On Friday, FICO released the results of a study measuring the breadth of credit card limit reductions as well as the subsequent impact to consumer’s FICO credit scores. The study is the first of its kind since credit card issuers began to heavily ramp up their credit limit reduction activity in early 2008. Some highlights of the FICO study are;
1. 16% of the U.S population had their overall available revolving credit reduced between April and October of 2008. With credit bureau databases holding 200+ million consumer credit files this would seem to indicate that at least 32 million cardholders lost some of their credit limits during the study timeframe, which was April 2008 through October 2008.
2. 11% of the U.S population, or 22 million consumers, lost some of their credit limits for a reason other than risky credit activity such as making payments late, having accounts go to collections or having a negative public record added to their credit report during the study time frame. Credit card inactivity or low balances likely caused the lowered credit limits for this group. The median FICO score in this group is 770 so the adverse changes to their credit limits are not a result of poor credit risk.
3. 5% of the population, or 10 million consumers, saw their limits reduced because of some sort of risky credit activity including making payments late, having accounts go to collections or having a negative public record added to their credit report during the study time frame.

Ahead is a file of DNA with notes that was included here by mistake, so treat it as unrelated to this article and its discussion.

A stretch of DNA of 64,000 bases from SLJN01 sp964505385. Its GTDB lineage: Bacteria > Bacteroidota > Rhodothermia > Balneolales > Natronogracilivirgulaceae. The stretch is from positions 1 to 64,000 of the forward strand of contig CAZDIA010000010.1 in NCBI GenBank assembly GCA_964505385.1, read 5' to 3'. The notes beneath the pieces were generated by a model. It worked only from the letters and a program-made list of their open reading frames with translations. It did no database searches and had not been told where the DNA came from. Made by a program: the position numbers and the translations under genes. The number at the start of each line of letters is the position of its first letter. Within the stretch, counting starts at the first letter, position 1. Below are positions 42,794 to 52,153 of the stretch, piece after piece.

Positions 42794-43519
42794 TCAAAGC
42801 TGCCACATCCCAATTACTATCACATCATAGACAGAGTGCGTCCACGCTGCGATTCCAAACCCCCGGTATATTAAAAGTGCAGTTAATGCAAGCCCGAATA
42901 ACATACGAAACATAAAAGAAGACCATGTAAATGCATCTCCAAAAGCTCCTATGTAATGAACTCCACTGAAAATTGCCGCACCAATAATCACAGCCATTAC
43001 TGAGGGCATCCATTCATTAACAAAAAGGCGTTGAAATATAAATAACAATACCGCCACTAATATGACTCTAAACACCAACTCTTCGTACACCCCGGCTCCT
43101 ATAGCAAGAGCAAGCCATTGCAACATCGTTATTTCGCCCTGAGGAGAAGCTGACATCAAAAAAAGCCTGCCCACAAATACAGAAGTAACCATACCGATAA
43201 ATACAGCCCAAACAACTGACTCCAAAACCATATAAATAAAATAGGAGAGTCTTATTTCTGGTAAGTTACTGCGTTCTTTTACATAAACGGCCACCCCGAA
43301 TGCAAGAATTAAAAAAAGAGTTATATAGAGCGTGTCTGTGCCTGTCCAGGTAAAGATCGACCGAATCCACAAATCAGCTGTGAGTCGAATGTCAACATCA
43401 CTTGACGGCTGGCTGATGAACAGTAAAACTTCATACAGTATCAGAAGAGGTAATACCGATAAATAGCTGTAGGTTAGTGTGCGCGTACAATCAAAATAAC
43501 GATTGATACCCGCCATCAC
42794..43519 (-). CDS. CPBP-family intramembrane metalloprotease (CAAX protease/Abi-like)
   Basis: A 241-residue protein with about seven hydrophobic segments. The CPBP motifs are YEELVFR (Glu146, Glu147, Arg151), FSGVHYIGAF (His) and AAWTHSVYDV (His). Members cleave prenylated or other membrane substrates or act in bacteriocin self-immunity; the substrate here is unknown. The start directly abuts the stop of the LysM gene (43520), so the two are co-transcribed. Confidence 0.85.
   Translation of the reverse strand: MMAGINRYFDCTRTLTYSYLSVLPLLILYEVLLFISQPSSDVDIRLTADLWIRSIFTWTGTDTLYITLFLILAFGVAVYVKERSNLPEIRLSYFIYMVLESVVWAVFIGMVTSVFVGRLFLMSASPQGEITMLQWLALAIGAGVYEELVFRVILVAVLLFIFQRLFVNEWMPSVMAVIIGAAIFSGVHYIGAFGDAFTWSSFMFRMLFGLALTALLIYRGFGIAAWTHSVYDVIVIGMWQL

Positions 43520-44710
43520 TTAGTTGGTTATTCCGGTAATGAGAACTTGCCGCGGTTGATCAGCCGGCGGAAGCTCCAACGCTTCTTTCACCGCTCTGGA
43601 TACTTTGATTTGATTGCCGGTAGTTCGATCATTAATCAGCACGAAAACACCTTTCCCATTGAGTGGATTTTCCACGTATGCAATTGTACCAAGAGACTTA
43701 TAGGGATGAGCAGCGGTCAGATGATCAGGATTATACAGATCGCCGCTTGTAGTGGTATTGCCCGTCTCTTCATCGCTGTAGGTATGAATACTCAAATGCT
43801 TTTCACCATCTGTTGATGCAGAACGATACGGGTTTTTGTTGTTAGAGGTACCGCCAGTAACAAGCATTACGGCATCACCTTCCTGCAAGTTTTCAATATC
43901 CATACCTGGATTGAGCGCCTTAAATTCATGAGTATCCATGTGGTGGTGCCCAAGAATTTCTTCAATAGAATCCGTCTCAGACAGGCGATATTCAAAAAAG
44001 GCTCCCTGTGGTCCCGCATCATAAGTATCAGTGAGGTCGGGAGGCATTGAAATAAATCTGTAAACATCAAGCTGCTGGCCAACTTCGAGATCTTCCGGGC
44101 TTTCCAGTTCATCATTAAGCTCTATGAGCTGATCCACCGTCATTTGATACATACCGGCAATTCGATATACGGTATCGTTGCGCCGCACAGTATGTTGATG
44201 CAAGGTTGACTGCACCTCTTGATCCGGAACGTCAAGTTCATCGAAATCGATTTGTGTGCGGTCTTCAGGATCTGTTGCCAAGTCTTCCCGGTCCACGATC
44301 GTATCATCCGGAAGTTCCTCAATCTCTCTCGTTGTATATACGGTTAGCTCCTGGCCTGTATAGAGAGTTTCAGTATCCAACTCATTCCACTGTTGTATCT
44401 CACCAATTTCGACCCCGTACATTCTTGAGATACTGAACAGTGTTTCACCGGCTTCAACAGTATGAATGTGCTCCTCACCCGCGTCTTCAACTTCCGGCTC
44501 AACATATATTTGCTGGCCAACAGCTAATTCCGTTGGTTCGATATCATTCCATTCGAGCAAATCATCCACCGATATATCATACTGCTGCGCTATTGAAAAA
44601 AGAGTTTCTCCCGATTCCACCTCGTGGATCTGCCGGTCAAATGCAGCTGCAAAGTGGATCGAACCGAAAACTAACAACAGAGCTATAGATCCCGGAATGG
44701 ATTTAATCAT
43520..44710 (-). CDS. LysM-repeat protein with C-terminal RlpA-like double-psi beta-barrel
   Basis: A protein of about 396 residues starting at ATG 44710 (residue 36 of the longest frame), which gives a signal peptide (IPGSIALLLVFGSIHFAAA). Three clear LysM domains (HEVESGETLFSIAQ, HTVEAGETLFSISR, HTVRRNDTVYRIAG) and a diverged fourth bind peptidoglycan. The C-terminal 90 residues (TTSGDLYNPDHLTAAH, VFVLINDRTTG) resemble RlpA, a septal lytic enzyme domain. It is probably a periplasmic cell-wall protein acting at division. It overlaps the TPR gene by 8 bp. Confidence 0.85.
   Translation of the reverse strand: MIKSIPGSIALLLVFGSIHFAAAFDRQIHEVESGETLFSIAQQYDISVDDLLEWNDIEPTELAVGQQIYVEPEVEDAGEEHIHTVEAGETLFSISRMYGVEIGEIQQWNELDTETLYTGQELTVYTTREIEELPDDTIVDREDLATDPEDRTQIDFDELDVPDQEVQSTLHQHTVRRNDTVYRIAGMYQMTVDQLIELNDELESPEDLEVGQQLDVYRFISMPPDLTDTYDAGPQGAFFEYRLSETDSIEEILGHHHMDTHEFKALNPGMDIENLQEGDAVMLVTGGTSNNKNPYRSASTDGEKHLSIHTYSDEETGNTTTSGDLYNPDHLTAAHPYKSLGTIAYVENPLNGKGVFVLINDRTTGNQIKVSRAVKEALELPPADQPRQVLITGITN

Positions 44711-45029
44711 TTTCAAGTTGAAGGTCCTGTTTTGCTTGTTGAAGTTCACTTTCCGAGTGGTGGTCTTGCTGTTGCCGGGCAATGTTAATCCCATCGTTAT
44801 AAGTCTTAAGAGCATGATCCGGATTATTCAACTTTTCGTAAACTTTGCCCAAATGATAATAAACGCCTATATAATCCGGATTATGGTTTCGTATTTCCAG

4. FICO scores remained relatively stable during the April – October time frame although there was significant score movement in 10% of the general population who received a credit limit decrease. A score decrease of at least 40 points occurred in 4% of that group and a score increase of at least 40 points occurred in 6% of that group. The score decrease is likely due, in part, to an increased credit utilization percentage while the score increase is likely due to the reduction of credit card balances.
Credit card utilization remains a very important factor in your FICO credit scores. According to the Minnesota-based credit score developer, “Credit utilization rate has proven to be extremely predictive of future repayment risk, so it is often an important factor in a person’s score” and “consumers who use a heavy proportion of credit available to them are substantially more likely to default on a credit obligation, compared to consumers whose accounts have low credit utilization levels.”
As always, consumers will earn better scores if they will make all of their payments on time, avoid other negative occurrences such as collections, keep their credit card balances low in proportion to their credit limits and shop for credit only when necessary. The target utilization percentage is, and has been for some time, less than 10%.
John Ulzheimer is the President of Consumer Education forCredit.com and a contributor to CNBC’s On The Money.